II. Protocol: Brief Intervention for Problem Drinking

  1. See Chemical Dependency Brief Counseling
  2. Track patient progress
    1. Metrics for the last month
      1. Number of Alcohol free days
      2. Number of heavy drinking days
      3. Maximum number of drinks in one day
    2. Lab markers
      1. Biomarkers of Alcohol Use
        1. Urine Ethyl Glucuronide (C1987551)
        2. Urine Ethyl Sulfate
        3. Phospatidylethanol
      2. Other markers
        1. Serum Gamma glutamyl transferase (GGT)
        2. Carbohydrate deficient Transferrin

III. Protocol: Alcohol Use Disorder

  1. Initial Management
    1. Alcohol Detoxification
    2. Alcohol Withdrawal protocol
  2. Long-Term Abstinence Programs (12 step programs appear most effective)
    1. Alcoholics Anonymous
    2. Sponsor
    3. Treatment Program
    4. Halfway House
  3. Adjunctive Medications for abstinence
    1. General
      1. High relapse rate after 3 months
      2. Best evidence is for Naltrexone and Topiramate
      3. Consider Naltrexone with either Campral or Topiramate (generics for all are available)
    2. First line
      1. Naltrexone (Vivitrol, Revia)
        1. Blocks Opioid receptors
        2. Decreases pleasure from Alcohol
        3. Effective in reducing Alcohol use in non-abstaining patients
        4. Prevents relapse in one in 20 patients with 3 months of use
        5. Dosing
          1. Oral: 50 mg orally daily ($50/month in 2019)
          2. IM: Vivitrol once monthly IM ($1500/month in 2019)
        6. Effective in short-term, but not in long-term
      2. Campral (Acamprosate)
        1. Balances GABA and glutamate Neurotransmitters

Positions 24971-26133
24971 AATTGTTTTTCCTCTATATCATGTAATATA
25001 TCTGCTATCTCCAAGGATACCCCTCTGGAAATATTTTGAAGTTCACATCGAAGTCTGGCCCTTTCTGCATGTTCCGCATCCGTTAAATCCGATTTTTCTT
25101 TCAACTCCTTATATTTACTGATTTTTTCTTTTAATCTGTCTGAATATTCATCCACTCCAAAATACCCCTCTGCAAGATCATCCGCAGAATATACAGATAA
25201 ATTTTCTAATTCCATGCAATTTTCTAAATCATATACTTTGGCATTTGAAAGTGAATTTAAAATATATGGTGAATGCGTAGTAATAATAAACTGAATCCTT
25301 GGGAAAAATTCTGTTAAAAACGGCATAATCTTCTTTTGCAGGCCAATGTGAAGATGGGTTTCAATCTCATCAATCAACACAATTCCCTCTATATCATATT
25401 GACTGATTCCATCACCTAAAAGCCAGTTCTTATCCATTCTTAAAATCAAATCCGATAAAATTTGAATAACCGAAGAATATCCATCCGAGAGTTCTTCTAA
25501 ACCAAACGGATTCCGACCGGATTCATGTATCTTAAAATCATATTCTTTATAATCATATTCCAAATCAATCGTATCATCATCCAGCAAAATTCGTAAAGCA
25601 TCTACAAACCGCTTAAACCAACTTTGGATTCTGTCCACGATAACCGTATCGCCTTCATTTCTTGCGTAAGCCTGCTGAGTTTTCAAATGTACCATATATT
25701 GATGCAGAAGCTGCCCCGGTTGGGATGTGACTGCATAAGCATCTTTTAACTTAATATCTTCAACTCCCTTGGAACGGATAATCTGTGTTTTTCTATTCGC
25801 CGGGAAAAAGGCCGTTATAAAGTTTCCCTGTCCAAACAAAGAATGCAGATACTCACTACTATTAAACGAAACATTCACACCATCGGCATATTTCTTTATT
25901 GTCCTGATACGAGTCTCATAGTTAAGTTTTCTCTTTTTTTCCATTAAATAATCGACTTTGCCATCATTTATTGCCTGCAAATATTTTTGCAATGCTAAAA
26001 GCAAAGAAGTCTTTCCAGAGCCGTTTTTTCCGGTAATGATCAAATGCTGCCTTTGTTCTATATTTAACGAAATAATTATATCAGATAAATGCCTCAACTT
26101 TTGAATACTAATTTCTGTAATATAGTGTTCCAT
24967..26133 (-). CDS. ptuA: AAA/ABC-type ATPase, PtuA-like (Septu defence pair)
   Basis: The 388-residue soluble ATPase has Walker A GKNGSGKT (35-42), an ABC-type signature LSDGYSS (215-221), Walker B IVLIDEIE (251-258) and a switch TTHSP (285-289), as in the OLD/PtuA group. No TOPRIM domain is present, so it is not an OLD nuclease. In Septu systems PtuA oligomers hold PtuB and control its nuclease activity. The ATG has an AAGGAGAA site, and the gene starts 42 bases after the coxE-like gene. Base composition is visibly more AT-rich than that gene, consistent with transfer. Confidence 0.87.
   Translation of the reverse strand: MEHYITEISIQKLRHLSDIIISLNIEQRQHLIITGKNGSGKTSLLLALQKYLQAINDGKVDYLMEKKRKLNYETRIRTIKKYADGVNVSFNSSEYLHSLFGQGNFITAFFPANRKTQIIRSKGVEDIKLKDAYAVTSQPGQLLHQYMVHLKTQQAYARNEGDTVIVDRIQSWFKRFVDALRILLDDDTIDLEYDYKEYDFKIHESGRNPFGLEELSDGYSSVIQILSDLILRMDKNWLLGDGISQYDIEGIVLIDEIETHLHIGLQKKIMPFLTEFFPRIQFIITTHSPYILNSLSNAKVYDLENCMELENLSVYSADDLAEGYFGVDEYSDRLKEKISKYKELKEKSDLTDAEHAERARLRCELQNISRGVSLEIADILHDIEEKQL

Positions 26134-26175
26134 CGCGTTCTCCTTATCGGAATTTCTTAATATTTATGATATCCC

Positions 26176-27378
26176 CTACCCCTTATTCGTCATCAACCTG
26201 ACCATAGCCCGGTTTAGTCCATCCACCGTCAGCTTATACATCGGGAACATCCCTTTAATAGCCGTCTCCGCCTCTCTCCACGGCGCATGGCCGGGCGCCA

2. Reduces anxiety from abstinence (with better efficacy in abstinence than Naltrexone)
        3. May prevent relapse in one in 12 patients with 3-6 months of use
        4. Dosing: 2 tabs orally three times daily ($200/month in 2019)
          1. Risk of lower complicance due to a very large tablet taken 3 times daily
    3. Second line agents to consider
      1. Selective Serotonin Reuptake Inhibitors (SSRI)
        1. Consider especially if comorbid depression
        2. Prozac often used, but other SSRIs effective
        3. Naranjo (2001) J Clin Psychiatry 62:18-25 [PubMed]
      2. Topiramate (Topamax)
        1. Decreases Alcohol use severity and heavy, binge drinking
        2. Improves abstinence, well being, quality of life in Alcoholics
        3. Requires dose titration
        4. Johnson (2004) Arch Gen Psychiatry 61:905-12 [PubMed]
    4. Other medications that may be effective
      1. Gabapentin (Neurontin) or Pregabalin (Lyrica)
        1. Risk of misuse, especially with Opioids
      2. Ondanestron
    5. Agents to avoid
      1. Baclofen (insufficient evidence)
      2. Disulfiram (Antabuse)
        1. Taken 250 to 500 mg orally daily
        2. Not recommended due to risk and uncertain benefit

IV. Resources

  1. See Chemical Dependency Resources
  2. See Alcoholism for Alcohol specific resources

V. Precautions

  1. Vitamin Deficiency is common (Vitamins A, C, B1, B3, B6, B9, B12)
    1. See Alcohol Dependence
  2. Major Depression is common in recovering Alcoholics
    1. Treating Depression may lower risk of relapse
    2. Hasin (2002) Arch Gen Psychiatry 59:794-800 [PubMed]

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